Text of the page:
Robots designed to assist people with disabilities, aid doctors
October 28, 2013
Three projects have been awarded funding by the National Institutes of Health to develop innovative robots that work cooperatively with people and adapt to changing environments to improve human capabilities and enhance medical procedures. Funding for these projects totals approximately $2.4 million over the next five years, subject to the availability of funds.
The awards mark the second year of NIH’s participation in the National Robotics Initiative (NRI), a commitment among multiple federal agencies to support the development of a new generation of robots that work cooperatively with people, known as co-robots, including the National Science Foundation, NASA, and the U.S. Department of Agriculture.
NIH has funded three projects to help develop co-robots that can assist researchers, patients, and clinicians.
The goal is to develop a co-robotic cane for the visually impaired that has enhanced navigation capabilities and that can relay critical information about the environment to its user.
Using computer vision, the proposed cane will be able to recognize indoor structures such as stairways and doors, as well as detect potential obstacles. Using an intuitive human-device interaction mechanism, the cane will then convey the appropriate travel direction to the user.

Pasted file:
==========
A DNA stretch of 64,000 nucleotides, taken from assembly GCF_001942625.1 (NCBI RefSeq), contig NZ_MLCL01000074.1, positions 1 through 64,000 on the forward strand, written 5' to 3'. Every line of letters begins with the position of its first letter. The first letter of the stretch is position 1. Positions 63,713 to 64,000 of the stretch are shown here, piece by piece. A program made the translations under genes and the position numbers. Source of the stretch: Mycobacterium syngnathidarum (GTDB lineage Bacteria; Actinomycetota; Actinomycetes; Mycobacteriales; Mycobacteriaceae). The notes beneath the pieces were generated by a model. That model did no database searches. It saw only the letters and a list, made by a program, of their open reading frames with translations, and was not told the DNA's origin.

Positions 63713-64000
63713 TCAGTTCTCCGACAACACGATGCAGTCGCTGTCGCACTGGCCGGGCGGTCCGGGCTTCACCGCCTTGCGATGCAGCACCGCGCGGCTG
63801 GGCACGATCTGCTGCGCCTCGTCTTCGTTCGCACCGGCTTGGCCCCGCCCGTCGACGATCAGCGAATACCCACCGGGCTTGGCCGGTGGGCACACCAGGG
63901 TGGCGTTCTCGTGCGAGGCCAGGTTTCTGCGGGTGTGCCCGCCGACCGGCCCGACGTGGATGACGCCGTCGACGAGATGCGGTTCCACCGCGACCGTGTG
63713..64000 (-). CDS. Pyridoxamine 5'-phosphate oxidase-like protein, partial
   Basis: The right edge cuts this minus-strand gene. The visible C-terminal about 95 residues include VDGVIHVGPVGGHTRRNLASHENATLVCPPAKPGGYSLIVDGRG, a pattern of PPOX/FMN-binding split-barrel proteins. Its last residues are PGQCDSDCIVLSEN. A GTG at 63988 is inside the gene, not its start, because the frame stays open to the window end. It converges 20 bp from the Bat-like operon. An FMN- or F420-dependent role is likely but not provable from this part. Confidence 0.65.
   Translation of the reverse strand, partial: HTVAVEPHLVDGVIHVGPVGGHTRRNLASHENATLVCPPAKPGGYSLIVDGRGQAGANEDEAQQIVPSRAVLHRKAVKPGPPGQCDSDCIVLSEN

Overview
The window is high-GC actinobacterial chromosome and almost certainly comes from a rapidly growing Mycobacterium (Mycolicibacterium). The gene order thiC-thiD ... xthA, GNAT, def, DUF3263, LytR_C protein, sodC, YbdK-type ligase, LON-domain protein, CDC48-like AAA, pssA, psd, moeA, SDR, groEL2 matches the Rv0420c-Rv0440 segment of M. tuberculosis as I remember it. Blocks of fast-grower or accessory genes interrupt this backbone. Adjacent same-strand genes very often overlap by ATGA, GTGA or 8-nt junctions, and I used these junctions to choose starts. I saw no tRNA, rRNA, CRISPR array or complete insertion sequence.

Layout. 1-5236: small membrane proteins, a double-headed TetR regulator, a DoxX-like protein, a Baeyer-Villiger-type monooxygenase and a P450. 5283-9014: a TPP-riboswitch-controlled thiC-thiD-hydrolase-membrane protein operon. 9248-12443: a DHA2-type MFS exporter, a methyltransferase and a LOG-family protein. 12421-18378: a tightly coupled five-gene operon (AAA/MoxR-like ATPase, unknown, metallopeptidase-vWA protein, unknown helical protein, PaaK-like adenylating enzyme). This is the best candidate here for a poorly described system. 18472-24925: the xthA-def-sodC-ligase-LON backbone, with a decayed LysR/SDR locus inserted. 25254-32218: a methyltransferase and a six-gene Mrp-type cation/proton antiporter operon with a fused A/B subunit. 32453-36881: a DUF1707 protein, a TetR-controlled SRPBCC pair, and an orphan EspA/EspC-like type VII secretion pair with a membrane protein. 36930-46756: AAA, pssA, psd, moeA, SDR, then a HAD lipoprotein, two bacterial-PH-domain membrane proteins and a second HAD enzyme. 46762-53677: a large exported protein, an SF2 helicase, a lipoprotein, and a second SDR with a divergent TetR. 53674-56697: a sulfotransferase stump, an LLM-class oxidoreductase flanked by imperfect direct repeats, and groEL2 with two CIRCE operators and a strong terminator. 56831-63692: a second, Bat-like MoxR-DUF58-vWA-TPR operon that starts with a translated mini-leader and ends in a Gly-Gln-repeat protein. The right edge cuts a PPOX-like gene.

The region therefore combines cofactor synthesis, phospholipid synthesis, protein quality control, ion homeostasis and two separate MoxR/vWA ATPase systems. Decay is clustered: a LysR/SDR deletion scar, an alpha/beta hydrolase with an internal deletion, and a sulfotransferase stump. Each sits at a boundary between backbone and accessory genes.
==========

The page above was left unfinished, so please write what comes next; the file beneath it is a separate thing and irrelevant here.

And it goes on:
This technology could also lead to general improvements in the autonomy of small robots and portable robotics that have many applications in military surveillance, law enforcement, and search and rescue efforts. University of Arkansas at Little Rock (co-funded by the National Institute of Biomedical Imaging and Bioengineering and the National Eye Institute).
Atrial fibrillation is an irregular heartbeat that can increase the risk of stroke and heart disease. By purposefully ablating (destroying) specific areas of the heart in a controlled fashion, the propagation of irregular heart activity can be prevented.
This is generally achieved by threading a catheter with an electrode at its tip through a vein in the groin until it reaches the patient’s heart. However, the constant movement of the heart as well as unpredictable changes in blood flow can make it difficult to maintain consistent contact with the heart during the ablation procedure, occasionally resulting in too large or too small of a lesion.
The aim is to develop a co-robotic catheter that compensates for physiological movements of the heart and blood and that can be used while a patient undergoes MRI. By combining state-of-the art robotics with high-resolution, real-time imaging, the co-robotic catheter could significantly increase the accuracy and repeatability of atrial fibrillation ablation procedures. Case Western Reserve University, Cleveland (funded by the National Institute of Biomedical Imaging and Bioengineering).
This project proposes to create an experimental platform for an assistive ankle robot to be used in patients recovering from stroke. The platform will allow investigators to systematically test various robotic control methods and to compare them based on measurable physiological outcomes.
Results from these tests will provide evidence for making more effective, less expensive, and more manageable assistive technologies. North Carolina State University and Carnegie Mellon University (co-funded by the National Institute of Nursing Research and the National Science Foundation).